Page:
Last year, on Christmas, I wrote the following on the student feed (SJSU Sammy):
“hmm…. a little food for thought. Hanukkah is not Jewish Christmas. Hannukah predates Christmas by 160 years. But is Christmas a Christian Hannukah? Let’s see. “Hannukah” from Hebrew meaning “dedication” (or, in the Jewish holiday sense, the rededication of the Jerusalem Temple, a kind of ritual homecoming, after it was made impure from Syrian Greek takeover – anyway, a long story). In Christianity, Jesus came to replace the Temple – be the new Temple… hmmmm.”
This year, Hannukah in the Hebrew calendar overlaps with Christmas, so I understand the confusion. In fact, in the comments section, one student wrote: “Christmas is also nonreligious in a way. for many people at least.” Another student wrote in response, “that only really works that way when you live in a country where Christianity is the dominant religion… Christian holidays are not the default for secular life…” The main take away from this exchange, I think, is the following: secular or religious, Christmas is the dominant frame of reference in American society for Hannukah. The holiday that was relatively minor in importance on the Jewish calendar became one of the more nationally commemorated Jewish holidays in the United States.
This year, history student, Paloma Urciouli, curated the small Hannukah exhibit next to my office.
Traditionally, the 9th of the Hebrew month of Av is the day of mourning and supplication and fasting and commemoration of all the suffering that the Jewish people went through over the centuries. This includes the Holocaust, of course.
There are two other nontraditional memorial days of Holocaust. The International Holocaust Remembrance Day is January 27th, when the Red Army liberated the Auschwitz-Birkenau concentration camps in 1945. The other is the 27th of the Hebrew month of Nissan, called Yom HaShoah, and is commemorated in Israel and by Jewish communities around the world in solidarity with Israel. The 27th of of the Hebrew month of Nissan (which falls either in April or May in the Solar calendar) marks the irruption of the Warsaw ghetto uprising (in April 19, 1943), which makes sense for Israel as the nation-state of the Jewish survivors of the Holocaust. (The Warsaw Ghetto uprising that remarkably fended off the German wehrmacht, undoubtedly at the time the most powerful army in the world, for over one month, irrupted after the last ghetto residents found out [through the help of the Polish underground resistance movement] that over three million of their brethren had been systematically gassed in the German-occupied Poland between the springs of 1942 and 1943.)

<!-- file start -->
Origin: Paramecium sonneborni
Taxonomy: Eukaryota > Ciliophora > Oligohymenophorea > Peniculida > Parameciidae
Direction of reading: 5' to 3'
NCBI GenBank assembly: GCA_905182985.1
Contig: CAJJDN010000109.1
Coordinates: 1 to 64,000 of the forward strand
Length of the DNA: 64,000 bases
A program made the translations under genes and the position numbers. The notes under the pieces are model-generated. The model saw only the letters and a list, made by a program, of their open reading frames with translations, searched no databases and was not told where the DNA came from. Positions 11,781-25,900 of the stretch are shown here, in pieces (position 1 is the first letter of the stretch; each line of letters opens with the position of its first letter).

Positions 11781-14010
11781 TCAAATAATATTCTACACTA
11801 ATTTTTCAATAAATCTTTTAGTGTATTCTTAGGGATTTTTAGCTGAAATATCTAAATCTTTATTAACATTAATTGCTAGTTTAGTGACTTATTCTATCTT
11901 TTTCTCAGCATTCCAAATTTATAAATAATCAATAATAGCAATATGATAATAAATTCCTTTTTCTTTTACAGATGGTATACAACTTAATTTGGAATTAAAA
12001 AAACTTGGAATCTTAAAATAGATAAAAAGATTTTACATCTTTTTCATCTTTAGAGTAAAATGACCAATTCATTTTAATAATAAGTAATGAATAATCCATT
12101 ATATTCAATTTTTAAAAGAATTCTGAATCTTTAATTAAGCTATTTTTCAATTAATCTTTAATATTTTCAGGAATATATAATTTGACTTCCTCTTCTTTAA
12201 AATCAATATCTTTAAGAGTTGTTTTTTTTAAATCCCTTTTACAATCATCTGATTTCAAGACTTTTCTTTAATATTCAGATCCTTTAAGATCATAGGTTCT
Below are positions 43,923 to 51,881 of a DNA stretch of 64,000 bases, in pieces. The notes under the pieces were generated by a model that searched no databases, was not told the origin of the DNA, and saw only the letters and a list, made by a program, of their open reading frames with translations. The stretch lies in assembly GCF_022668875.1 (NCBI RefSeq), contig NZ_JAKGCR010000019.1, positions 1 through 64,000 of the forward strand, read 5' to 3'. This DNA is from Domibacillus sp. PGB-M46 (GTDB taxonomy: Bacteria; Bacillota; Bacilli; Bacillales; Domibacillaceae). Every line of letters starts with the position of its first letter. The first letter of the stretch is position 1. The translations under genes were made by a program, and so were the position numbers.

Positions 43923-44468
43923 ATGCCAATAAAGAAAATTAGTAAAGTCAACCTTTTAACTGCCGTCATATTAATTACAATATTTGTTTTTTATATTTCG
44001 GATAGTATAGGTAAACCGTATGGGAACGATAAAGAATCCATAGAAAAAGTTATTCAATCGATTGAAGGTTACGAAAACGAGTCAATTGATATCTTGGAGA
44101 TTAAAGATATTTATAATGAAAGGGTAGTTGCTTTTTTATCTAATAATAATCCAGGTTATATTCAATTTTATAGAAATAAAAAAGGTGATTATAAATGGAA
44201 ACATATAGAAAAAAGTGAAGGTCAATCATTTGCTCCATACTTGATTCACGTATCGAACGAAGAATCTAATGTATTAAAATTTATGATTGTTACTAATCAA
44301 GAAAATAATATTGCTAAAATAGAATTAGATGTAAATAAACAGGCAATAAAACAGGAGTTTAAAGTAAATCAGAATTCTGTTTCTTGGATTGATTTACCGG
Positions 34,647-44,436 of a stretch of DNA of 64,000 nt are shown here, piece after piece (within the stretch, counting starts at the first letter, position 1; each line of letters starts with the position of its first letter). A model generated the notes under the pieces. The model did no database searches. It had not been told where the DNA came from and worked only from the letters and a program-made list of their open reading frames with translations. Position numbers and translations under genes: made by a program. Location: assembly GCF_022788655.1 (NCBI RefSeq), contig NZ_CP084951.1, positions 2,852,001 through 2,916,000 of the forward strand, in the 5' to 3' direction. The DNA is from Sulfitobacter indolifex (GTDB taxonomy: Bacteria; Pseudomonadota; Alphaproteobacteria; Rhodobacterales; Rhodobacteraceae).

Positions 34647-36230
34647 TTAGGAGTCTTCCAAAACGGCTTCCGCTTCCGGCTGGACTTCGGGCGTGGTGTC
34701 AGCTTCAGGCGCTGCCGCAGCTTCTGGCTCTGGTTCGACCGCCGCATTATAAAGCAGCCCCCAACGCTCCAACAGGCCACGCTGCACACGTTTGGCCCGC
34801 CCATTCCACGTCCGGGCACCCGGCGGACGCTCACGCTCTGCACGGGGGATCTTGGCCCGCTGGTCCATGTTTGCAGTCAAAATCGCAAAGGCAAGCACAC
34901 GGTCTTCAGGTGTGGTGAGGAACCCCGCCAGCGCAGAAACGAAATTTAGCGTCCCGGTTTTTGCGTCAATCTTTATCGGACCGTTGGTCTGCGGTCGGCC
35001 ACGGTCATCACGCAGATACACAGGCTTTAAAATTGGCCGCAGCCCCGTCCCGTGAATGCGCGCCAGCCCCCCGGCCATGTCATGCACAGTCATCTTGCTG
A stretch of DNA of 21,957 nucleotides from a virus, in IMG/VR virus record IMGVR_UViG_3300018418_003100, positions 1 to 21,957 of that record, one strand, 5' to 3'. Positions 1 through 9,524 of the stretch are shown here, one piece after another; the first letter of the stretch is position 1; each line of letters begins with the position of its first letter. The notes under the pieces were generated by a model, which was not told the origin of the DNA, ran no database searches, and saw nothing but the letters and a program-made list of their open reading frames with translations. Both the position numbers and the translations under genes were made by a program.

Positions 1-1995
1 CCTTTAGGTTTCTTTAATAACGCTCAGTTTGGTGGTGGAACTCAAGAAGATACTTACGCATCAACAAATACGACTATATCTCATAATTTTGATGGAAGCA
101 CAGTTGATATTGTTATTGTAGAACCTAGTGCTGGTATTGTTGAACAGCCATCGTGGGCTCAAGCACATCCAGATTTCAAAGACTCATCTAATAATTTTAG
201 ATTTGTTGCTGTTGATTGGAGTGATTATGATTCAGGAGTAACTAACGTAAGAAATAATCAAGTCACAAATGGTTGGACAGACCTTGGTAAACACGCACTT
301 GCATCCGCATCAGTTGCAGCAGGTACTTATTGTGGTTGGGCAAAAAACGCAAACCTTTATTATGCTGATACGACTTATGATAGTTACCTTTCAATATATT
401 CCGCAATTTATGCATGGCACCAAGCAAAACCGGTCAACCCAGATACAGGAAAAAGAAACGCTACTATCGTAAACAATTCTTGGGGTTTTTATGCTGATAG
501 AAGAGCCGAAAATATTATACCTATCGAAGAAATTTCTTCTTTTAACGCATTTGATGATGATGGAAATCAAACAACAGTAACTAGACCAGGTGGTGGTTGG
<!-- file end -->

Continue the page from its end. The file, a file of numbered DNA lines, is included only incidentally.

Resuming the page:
There is an eerie difference between the traditional day of commemoration and the nontraditional memorial days. For one, both memorial days commemorate the human motive for liberation from collective suffering. The traditional day of commemorating collective suffering had been designated over time as the day of disaster, the cruel suffering itself. In other words, the most cruel suffering in Jewish history is collapsed into the one traditional day: the 9th of Av.
The 9th of Av is especially when the sacking of the 1st and the 2nd Jerusalem Temples had been commemorated in Jewish communities for over two millennia. In fact, the 9th of Av is not the day when both Temples fell. The 1st Jerusalem Temple fell in 586 BCE on the 7th of Av and the 2nd Jerusalem Temple fell in 70 CE on the 10th of Av. But both dates were collapsed into one, the 9th of Av. In the course of the last two thousand years, the most dramatic events of Jewish suffering were added to the same day of commemoration, fasting, and supplication, according to the traditional Jewish calendar, even if those events really happened on completely different days. One of the primary reasons for this conflation is rather simple: to synchronize the mourning period of the various Jewish communities scattered about the world.
The second main difference between the traditional and nontraditional days of remembering the Holocaust is the major conflict between the traditional and the non-traditional reckoning. While the International Holocaust Remembrance Day on January 27th does not seem to conflict with the accepted Jewish calendar of the last two millennia, Yom HaShoah does conflict with the month of Nissan, which is the first month of the traditional Jewish calendar, a month of joy and celebration in the birth of the Jewish people as highlighted by the prevalent communal celebration of Passover (Pesach) to this very day. Life is full of contradictions.
Would you imagine my bewilderment [predicament]!? I was taking a leisurely stroll around the block from my office this morning to “get a piece of fresh air,” as they say. The cars zooming by, the birds chirping, the soft breeze on my prickly face, the glowing rotunda of the post-modern San Jose City Hall that lost its ’90s luster, rising before me on the horizon. As I approached the back entrance of City Hall, I looked up and BEHOLD!:
You can imagine my confusion. I was staring at the backside of the statue with the dome of the rotunda of the City Hall before me like in procession.
I slowly pivoted around to witness the great, mighty, and colorful cow.
“Wow,” I thought, “the Canaanite god, Baal-Peor! Here, in San Jose!?”
How funny it is to stumble on the backside of the statue of a cow to let you know, “BEHOLD, you are about to enter the sacred of the City Hall FROM THE BEHIND.”